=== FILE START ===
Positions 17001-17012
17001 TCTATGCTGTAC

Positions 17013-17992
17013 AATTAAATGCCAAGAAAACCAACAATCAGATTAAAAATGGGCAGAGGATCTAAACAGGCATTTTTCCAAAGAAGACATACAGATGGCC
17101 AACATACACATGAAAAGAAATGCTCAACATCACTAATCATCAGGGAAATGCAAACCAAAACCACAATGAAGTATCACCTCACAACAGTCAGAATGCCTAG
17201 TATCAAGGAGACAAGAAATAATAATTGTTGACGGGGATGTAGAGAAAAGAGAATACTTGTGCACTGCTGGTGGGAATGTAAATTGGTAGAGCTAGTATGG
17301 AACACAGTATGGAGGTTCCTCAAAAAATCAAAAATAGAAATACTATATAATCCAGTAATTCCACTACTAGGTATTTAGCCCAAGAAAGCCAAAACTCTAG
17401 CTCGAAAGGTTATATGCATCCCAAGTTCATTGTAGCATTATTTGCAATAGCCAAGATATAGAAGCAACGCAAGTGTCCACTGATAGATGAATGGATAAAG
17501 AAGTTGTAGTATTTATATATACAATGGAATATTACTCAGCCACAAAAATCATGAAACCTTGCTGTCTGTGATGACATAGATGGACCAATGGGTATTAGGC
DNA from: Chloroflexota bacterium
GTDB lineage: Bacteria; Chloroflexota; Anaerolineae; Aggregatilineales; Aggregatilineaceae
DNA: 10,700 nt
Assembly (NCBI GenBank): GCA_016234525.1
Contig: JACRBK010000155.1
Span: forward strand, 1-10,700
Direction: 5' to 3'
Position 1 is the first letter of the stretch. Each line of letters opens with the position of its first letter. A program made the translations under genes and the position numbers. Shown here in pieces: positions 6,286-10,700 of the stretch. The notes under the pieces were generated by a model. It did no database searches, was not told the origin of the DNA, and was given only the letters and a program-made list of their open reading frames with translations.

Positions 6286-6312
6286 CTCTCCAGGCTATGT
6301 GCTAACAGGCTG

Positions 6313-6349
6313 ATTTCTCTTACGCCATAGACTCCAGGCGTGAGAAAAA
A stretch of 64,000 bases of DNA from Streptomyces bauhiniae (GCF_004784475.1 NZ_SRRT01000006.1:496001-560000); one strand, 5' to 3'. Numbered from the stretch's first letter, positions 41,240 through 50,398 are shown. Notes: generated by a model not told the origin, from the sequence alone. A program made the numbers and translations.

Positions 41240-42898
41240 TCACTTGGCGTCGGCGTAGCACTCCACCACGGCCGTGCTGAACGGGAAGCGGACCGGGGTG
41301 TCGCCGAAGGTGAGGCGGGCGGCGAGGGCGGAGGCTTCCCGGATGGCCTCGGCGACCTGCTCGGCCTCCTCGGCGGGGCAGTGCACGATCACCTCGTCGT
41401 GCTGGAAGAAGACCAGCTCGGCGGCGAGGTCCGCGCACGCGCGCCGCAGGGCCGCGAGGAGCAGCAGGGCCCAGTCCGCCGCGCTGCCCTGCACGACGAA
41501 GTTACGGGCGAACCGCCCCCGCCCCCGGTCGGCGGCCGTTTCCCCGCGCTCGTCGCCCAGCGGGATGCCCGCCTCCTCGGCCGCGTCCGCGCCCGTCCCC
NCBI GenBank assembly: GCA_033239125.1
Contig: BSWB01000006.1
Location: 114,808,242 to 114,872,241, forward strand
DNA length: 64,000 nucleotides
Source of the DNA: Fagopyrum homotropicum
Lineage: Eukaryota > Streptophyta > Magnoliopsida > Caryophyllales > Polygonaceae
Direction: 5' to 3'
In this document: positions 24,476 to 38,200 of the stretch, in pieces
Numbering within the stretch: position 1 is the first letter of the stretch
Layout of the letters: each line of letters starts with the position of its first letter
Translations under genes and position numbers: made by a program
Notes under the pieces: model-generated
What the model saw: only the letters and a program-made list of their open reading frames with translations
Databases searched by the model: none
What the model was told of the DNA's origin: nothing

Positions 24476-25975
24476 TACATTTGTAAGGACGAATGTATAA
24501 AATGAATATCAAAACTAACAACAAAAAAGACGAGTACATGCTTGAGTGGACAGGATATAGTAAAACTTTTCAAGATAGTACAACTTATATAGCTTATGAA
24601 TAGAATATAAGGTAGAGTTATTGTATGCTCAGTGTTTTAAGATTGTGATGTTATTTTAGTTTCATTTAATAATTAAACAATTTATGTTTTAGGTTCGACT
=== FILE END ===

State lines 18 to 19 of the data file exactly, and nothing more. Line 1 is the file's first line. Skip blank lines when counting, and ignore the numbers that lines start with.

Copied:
Positions 6286-6312
6286 CTCTCCAGGCTATGT